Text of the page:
Featured Image: Gabriel Brown playing guitar as Rochelle French and Zora Neale Hurston listen- Eatonville, Florida, June 1935. Courtesy of State Archives of Florida, Florida Memory, http://floridamemory.com/items/show/107444
Toniesha L. Taylor is an Assistant Professor of Communication and Interim Department Head in the Department Languages and Communication at Prairie View A & M University. She earned her B. A. with a double major in 1999 from California State University, San Marcos in Communication and Liberal Studies with a minor in History. She immediately began her graduate work at San Jose State University in Speech Communication completing an M. A. in 2002. Her research foci in African American, Religion, Intercultural, Gender and Popular Culture communication started during her undergraduate studies. She has cultivated those interest throughout her doctoral work at Bowling Green State University were she completed her Ph.D. in Communication Studies with a focus on Rhetoric. Her dissertation developed womanist rhetorical theory and analysis of African American women’s sermons in the contemporary Black Church.
Toniesha’s research, conference presentations and publications speak to her diverse interest. Her recent research and conference presentations include discussions on womanist rhetoric as method and theory; practical social justice pedagogy for faculty and students; critical engagement in popular cultural critique; digital humanities methods implications for activist recovery projects; African American women’s sermons and conversion discourses both historic and contemporary. Her recent publications include “Transformative Womanist Rhetorical Strategies: Contextualizing Discourse and the Performance of Black Bodies of Desire” in Crémieux, Lemoine & Rocchi (Eds.) Black Being, Black Embodying; Contemporary Arts & The Performance Of Identities and “Black Women, Thou Art Produced! Tyler Perry’s Gosperella Productions: A Womanist Critique” in Bell & Jackson (Eds.) Tyler Perry Reader.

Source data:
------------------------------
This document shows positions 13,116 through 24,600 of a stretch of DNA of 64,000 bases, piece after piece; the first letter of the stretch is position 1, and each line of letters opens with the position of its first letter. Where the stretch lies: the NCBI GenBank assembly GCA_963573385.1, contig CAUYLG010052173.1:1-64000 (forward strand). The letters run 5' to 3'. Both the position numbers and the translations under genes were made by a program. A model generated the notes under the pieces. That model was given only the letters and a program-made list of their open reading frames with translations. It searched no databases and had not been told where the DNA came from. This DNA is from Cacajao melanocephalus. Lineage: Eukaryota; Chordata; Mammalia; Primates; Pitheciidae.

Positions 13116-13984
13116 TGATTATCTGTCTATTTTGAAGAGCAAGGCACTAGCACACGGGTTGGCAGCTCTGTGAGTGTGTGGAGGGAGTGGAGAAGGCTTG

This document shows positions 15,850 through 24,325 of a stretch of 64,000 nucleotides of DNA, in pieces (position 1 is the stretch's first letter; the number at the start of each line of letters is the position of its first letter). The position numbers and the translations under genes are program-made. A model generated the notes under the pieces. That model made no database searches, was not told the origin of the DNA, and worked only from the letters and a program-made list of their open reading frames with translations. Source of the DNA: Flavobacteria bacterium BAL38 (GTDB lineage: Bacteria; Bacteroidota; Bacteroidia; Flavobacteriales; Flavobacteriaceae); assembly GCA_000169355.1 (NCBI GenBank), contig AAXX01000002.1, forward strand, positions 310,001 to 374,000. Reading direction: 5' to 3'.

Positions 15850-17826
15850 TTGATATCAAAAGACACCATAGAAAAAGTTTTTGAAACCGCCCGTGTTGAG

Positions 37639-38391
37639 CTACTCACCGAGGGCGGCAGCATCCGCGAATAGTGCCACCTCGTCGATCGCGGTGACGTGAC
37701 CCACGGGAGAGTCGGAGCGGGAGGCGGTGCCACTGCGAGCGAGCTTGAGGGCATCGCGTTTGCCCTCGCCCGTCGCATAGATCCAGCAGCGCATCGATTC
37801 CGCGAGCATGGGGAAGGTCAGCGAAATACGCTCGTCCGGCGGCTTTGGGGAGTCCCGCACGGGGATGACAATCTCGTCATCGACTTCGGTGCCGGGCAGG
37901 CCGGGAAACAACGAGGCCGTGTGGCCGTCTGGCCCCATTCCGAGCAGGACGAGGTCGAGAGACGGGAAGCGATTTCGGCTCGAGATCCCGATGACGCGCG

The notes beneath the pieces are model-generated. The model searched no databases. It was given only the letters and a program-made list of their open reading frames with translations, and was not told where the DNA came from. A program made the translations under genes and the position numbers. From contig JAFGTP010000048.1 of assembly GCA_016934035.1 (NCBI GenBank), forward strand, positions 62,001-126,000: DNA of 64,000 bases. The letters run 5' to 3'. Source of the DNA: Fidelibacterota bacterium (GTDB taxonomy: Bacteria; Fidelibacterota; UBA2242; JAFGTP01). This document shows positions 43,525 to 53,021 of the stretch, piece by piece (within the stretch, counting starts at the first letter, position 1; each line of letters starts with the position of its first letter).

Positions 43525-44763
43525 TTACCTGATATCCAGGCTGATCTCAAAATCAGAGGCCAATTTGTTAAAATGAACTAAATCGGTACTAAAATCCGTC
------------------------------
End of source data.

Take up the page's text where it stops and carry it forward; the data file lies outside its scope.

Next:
REWIND! . . .If you liked this post, you may also dig:
Como Now? Marketing “Authentic” Black Music— Jennifer Stoever
Prison Music: Containment, Escape, and the Sound of America — Jeb Middlebrook
I don’t worry about the look of it so much. Choreography comes later, when I’m putting together a piece. I’m into the sound; for me, when I’m hittin’, layin’ it down, it’s all about the sound. –Savion Glover, My Life in Tap
It has been a little over a year since Amiri Baraka passed, and still I hear the echoes of his presence. I am especially attentive to the ways his work has been carried on by those involved in recent black uprisings in Ferguson, New York City, and Baltimore. Powerful political poetics that have emerged from these events include work by Danez Smith, Claudia Rankine and the many contributors to blackpoetsspeakouttumblr.com.